Multiple package groups have been updated to use
python3 packages instead of
python2. The list of groups is:
python-web package group has been removed from comps.
Previous releases of Fedora for ARM (
Aarch64) systems enabled a small amount of swap space by default. This was generally a good thing, however in some cases using swap on ARM can cause problems such as heavy wear on SD cards due to excess use of wear leveling. Fedora 29 enables ZRAM in order to mitigate this and enable more memory on ARM single-board computers (SBCs) by compressing a part of the RAM and using it as a swap space. This provides better performance and reliability on such devices, which in turn provides better user experience. ZRAM is enabled on all ARM images by default.
Fedora 29 drops support for big endian IBM POWER (
ppc64) systems. This change comes after big-endian ppc64 systems have been supported in a "maintenance only" mode for several years, and is largely caused by upstream focus on little endian
ppc64le. For more detailed justification behind this change, see the mailing list announcement.
In previous releases,
i686 RPM packages were built in a way that was compatible with certain very old processors such as Intel Pentium III. The only addition over the i686/Pentium Pro baseline is a requirement to support long NOPs, for Intel CET. However, the majority of
i686 package installations is actually on
x86_64 systems as multi-lib RPMs. Furthermore, there are reports that the i686 kernel does not run stable on old hardware which is not
Fedora 29 changes build requirements for
i686 packages in such a way that they require the instruction set architecture (ISA) of early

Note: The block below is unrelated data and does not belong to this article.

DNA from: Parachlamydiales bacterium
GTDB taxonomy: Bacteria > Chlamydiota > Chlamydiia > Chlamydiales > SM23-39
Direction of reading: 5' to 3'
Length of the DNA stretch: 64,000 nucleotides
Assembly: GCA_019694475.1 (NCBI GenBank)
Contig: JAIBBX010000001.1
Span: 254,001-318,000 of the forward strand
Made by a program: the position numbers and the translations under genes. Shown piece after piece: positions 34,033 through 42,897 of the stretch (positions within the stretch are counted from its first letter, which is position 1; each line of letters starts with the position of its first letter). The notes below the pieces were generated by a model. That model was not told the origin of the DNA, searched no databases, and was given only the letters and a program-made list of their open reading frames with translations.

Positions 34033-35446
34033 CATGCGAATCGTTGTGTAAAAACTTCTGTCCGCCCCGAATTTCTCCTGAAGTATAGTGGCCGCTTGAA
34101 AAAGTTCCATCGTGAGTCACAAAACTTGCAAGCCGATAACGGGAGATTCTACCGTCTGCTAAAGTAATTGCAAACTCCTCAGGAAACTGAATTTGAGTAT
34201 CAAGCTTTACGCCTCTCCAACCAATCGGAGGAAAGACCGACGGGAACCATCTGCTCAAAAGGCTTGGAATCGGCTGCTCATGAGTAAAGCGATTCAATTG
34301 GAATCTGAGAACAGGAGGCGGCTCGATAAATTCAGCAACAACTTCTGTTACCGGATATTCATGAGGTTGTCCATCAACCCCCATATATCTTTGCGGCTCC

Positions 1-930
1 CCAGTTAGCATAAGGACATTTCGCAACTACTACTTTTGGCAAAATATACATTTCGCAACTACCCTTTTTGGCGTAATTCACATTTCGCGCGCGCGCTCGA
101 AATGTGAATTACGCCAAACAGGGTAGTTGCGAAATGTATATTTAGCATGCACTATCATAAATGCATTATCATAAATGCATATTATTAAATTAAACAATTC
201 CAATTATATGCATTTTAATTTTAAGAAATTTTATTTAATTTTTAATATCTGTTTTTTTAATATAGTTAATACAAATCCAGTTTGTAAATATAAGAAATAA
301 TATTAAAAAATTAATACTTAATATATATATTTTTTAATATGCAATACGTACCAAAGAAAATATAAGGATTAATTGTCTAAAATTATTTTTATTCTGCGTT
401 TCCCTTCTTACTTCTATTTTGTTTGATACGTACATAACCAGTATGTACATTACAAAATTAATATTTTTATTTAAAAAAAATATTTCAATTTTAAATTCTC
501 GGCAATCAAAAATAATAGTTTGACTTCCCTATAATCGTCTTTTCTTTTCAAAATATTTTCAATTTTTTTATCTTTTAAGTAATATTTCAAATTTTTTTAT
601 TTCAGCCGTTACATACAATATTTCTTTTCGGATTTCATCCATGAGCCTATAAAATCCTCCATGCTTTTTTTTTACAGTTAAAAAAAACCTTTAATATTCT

x86_64 CPUs. Specifically, the following changes are made to 32-bit packages to optimize them for use on current
The default compiler flags are changed to
-march=i686 -msse2 -mtune=generic -mfpmath=sse -mstackrealign. This enables SSE2 support with optimal backwards compatibility due to automatic stack realignment. (16-byte stack alignment was introduced with SSE2 support in the i386 ABI, but old binaries only provide 4-byte stack alignment.)
x86packages can use SSE2 optimizations unconditionally.
This increases compatibility with some upstreams which have mostly given up on support for non-SSE2 x86 systems.
Excess precision problems inherent to the legacy i387 FPU disappear, and math results become more predictable.
The latter two items are primarily a benefit to those developers who work on Fedora itself.
One notable impact of this change is that 32-bit x86 systems which lack SSE2 support will not be able to install or upgrade to Fedora 29. This only applies to 32-bit x86 systems. For 64-bit x86 systems, SSE2 support is a required support of the baseline ABI and already extensively used by Fedora.
Prior to Fedora 29, only major Fedora editions were using the
VARIANT_ID fields in
/usr/lib/os-release (and the
/etc/os-release symlink). That meant it was impossible to distinguish between, for example, a desktop spin and a container image.
Fedora 29 uses these fields on every variant. Combined with UUID counting, this will provide Fedora Project with a much clearer picture of real-world usage of various spins and editions, and allow the Project to determine which editions are most popular and to better optimize time and resources.
Fedora Atomic Workstation has been renamed to Fedora Silverblue and has been released alongside Fedora 29. See the Silverblue section for release notes.
Fedora 29 changes the default PATH. See System Utilities for details.
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